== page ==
And the exciting news is that I’m going to try it again with a very special audience.  I am heading off to the Transformational Leadership Council meeting in a few days.  That group is composed of the leaders of the personal development movement, such as Jack Canfield, Steven Covey, Lynne Twist and many others.  It will be a powerhouse group of hugely experienced intenders.
Mark Boccozzi has also suggested slightly altering the experiment, using a “folded towel” method (this is a way to sprout seeds without soil). He suggests this method because it presents fewer potential confounding factors due to soil differences and allows us to use more seeds and larger groups.  We’re considering it and soon will be rolling out this experiment on the internet for all of you to participate.
In the meantime, please do sign up for our Peace Intention Experiment on September 14.

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Lynne McTaggart

Lynne McTaggart is an award-winning journalist and the author of seven books, including the worldwide international bestsellers The Power of Eight, The Field, The Intention Experiment and The Bond, all considered seminal books of the New Science and now translated into some 30 languages.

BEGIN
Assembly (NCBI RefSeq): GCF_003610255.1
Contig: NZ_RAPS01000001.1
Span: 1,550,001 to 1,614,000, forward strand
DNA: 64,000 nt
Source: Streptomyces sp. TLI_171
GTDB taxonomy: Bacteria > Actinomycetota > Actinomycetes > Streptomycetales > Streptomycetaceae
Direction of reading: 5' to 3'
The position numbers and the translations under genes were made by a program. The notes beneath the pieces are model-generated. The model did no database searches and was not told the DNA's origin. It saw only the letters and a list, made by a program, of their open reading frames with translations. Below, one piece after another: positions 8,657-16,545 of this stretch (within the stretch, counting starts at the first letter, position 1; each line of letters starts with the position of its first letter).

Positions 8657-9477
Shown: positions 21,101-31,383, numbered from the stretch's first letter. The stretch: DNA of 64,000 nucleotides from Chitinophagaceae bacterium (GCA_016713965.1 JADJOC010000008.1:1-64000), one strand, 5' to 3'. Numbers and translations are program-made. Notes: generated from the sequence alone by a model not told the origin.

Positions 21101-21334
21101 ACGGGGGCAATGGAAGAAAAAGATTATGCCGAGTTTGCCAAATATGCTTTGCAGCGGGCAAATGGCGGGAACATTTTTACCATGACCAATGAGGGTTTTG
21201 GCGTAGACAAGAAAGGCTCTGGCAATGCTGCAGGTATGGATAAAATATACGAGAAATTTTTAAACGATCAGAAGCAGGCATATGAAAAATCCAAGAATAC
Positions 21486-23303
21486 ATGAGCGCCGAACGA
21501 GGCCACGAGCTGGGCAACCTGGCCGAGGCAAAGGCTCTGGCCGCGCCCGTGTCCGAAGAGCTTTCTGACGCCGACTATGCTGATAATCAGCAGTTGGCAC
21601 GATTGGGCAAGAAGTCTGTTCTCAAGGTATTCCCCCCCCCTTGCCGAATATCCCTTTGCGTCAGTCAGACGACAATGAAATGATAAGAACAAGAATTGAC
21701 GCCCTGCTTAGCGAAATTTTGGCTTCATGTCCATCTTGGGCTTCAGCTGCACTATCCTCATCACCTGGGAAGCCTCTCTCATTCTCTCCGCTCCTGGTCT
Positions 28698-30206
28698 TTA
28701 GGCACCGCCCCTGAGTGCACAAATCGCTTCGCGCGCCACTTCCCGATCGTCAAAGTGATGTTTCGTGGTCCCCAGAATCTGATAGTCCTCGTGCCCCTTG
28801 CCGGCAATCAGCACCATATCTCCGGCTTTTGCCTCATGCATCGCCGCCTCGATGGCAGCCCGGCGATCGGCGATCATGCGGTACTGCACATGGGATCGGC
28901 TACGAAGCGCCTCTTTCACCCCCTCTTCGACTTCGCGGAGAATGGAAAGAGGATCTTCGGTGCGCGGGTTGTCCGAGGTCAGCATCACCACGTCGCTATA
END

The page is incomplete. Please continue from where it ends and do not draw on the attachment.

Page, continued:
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8 comments on “Something in the water”

  1. I am very happy that, you are making this experiments. It make it so much easyer for me to explain my own work to others.
    I look forward to the next experiment.
    Love and ligth Torben

  2. Wonderful news and it validates what many of us already know regarding healing and structured water!

  3. Just another validation of how we humans truly are the caretakers of all that is around us on this physical plane and that we all are structured from the same conciousness that makes the heart beat and the stars and planets stay in orbit. Intention truly is where it is at to create anything and everything we wish to have.
    Love & Light

  4. positive results - great. heres to many more. By the way, did you see the wall street journal article that said the no. 1 best seller in Iran is "The Secret"?

  5. thank you for the work you do. It keeps me on 'my toes' to keep imbuing intention into as many moments as possible of daily life as we go from one experiment to the next. It forsters the practice of vigilance/dedication/passion to live my life from that intentional space inside and shift my center of gravity closest to my values, so that they can be 'metabolized' and nourish the progress to intend in the deepest possible way. Participating in your experiments over time is like a spiritual or energy curriculum that I have designed in the manner of a rigourous awareness training that fosters a 'discipline' of the head and the heart and develops the capacity of keeping my reactions centered there.
    Yes, for me passion and discipline go together, not to let the momentum of the experiments dissipate. Which I could be good at!
    I had intended to find such a curriculum and practice training. Thank you with all my heart.

  6. How totally facinating the subject is - I look forward to the whole process of experiments as they take place and of being a small part of them!

  7. Full steam ahead. This brilliant endeavor holds the future prospects of salvaging our fragile environment.